Photographing Blackpool's Hens and Stags
Dougie Wallace spent three years photographing Blackpool's hens and stags.
Being naked and cling-filmed to a lamppost is probably every man's idea of hell – except when that man is on a stag weekend in Blackpool, I guess. Glaswegian photographer Dougie Wallace spent the past three years taking advantage of the lowered inhibitions that come with that "last day of freedom". Having travelled to and from Blackpool about thirty times, he's shot the town's stags and hens in various states of undress and drunkenness; revelling in bars, puking in the street, refuelling at chip shops.
Initially Dougie posted the images on Facebook but as friends of friends got to sharing them, the project took on its own momentum. Now it’s being published as a book called Stags, Hens and Bunnies.
I caught up with Dougie to talk Blackpool, booze and blow-up cocks.
VICE: When did the Blackpool stag and hen industry become such a big deal?
Dougie Wallace: I lived in Blackpool in the 1980s and I used to go out there with a football club from Glasgow. There weren’t many stag and hen dos happening then, but it was still pretty mental. It was a place to get wasted at weekends.
You know, 'hen' parties didn't assume their modern form until the Sexual Revolution of the 1960s. Now everything's been turned into an excuse to get drunk.
Does that bother you? In the intro to your book you say: "Blackpool deserves better than to stagger into the sea with an inflatable cock."
I think it can be compared to how people talk about Shoreditch these days. It was great once upon a time, when there were only a couple of bars, and it’s great now too. It wouldn’t have been that great now if it had just stayed as it was – it would have been boring. Change is a good thing. Also, it’s not like it's a stag and hen convention. You can walk about for hours before seeing one.
Where are those hen and stag groups from?
There are a lot of Scottish, Northern Irish and Welsh people but not so many Londoners. I think Blackpool is a little wild for southerners.
Who were the rowdiest stags or hens you met in Blackpool?
There's a photo of a nurse crowdsurfing – that's a pretty good group. They were all dressed as nurses. Dirty Dancing was playing on the screen behind her and she looks like her tits are about to fall out. She looks a bit like Tracey Emin, actually.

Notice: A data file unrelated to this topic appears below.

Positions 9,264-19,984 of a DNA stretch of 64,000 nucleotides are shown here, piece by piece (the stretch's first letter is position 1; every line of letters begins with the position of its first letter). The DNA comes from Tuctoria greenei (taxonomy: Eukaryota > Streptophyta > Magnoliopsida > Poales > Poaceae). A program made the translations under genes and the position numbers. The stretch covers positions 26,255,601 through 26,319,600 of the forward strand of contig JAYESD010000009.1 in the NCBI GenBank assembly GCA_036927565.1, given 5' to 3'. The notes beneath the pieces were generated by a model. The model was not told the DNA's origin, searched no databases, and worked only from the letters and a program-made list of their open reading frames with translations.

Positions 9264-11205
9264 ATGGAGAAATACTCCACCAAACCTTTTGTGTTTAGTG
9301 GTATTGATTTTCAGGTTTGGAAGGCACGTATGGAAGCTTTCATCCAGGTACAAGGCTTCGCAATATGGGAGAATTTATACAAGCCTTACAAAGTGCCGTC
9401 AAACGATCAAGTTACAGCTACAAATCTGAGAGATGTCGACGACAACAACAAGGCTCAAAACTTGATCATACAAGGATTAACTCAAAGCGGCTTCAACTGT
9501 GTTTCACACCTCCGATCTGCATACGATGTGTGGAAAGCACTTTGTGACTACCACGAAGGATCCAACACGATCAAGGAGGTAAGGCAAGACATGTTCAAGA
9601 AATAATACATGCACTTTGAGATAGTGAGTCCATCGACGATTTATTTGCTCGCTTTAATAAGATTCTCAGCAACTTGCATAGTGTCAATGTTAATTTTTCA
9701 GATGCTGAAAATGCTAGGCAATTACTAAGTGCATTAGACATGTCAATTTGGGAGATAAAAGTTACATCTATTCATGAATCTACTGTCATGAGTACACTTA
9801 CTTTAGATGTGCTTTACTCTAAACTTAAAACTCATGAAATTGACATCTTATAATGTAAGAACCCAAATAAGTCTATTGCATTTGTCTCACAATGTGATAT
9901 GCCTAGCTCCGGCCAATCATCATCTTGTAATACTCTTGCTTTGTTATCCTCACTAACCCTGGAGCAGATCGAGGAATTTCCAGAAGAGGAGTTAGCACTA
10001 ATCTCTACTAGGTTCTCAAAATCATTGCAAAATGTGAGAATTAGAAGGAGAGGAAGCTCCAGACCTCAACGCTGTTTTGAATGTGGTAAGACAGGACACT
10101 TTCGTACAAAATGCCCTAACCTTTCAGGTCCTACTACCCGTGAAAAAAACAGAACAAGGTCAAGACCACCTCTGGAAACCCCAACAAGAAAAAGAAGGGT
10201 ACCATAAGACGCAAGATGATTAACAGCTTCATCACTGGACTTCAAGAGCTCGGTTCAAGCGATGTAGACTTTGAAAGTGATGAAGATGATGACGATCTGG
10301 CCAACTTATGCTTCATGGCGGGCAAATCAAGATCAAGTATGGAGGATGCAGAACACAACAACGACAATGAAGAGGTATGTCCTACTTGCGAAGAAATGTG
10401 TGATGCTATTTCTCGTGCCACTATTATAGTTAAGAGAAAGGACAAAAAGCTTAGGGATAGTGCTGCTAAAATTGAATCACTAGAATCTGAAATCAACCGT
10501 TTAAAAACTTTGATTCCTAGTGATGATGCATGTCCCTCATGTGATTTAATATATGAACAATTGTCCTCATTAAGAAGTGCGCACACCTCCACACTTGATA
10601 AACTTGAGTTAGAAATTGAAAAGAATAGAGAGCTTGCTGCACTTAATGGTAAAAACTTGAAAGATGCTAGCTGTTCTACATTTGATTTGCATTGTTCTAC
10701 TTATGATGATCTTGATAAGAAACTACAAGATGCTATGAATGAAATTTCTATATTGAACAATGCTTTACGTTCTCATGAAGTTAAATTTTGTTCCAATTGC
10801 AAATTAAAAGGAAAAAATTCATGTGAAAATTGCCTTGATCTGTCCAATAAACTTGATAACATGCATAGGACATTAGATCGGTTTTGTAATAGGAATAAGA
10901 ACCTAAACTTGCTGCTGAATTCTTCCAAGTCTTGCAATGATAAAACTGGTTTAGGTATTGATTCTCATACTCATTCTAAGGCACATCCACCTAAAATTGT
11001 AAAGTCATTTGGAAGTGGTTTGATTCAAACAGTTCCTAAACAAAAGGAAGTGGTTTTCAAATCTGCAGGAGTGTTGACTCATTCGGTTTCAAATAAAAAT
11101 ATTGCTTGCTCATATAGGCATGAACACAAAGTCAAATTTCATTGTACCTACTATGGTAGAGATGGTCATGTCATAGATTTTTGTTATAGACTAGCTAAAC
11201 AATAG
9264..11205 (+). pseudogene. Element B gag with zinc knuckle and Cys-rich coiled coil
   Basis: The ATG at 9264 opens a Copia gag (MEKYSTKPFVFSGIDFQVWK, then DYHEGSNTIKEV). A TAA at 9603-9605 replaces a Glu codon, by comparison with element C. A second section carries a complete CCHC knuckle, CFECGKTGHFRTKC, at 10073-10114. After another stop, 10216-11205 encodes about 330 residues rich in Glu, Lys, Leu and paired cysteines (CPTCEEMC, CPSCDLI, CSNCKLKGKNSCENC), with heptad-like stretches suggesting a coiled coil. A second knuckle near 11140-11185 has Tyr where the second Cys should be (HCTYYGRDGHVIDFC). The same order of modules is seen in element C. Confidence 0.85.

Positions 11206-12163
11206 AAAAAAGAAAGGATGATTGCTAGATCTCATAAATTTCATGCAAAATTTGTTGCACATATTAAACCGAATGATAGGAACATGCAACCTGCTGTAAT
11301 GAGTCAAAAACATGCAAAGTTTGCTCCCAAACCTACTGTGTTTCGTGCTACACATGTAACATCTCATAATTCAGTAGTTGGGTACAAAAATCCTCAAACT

Does anyone actually misbehave?
Not really. There’s lots of drinking but not much sex. There’s this idea that it’s "one last night of freedom" but by the time they’ve got drunk, it’s all over. The girls go back in groups and the boys go back too. Their dads are there, their uncles, their bosses, somebody from the other side of the family. I'd get into more trouble photographing a group of boys in Manchester.
A couple of people in your photos look pissed off. Have you ever had people react badly to your pointing and shooting?
There’s the Bridezilla one – but she wasn’t pointing at me, it just looks like that. She was actually having a laugh, she was Scottish, you see. She’s probably just saying, "Who’s going in the taxi first?" But there’s one woman in a taxi wearing a rock and roll skirt, who’s having a wee tantrum.
The thing is, you’re playing with people’s boundaries. I always say, if you walked down Oxford Street handing out a tenner to everybody, someone would go, "Who do you think you are, do you think I’m poor?" Since Heat magazine was launched, everybody’s versed in what a model release form is and they all think they’re media lawyers now. So you get a bit of that too.
Does all the booze make your job easier or more difficult?
It can go either way. I’ve had groups of girls before where they kind of commandeer you, like you’re their official photographer for the night. If they get right drunk, they can get aggressive. But it's not really predictable. You’ve just got to use your intuition, check people's body language and not go near someone if they look like a bit of a nutter. But at the same you can’t be too scared. I’ve never been punched or anything.
Have you ever organised a stag do yourself?
Where would you like to go if you did?
Blackpool would be good. Or maybe somewhere a bit warmer.
You can see the rest of the series on Dougie’s website.
Stags, Hens and Bunnies will be published on the 17th of July by Dewi Lewis Media.
An exhibition of his work runs from the 25th of July until the 3rd of August at the Hoxton Gallery, 9 Kingsland Road, London, E2 8AA – midday until 8pm every day.
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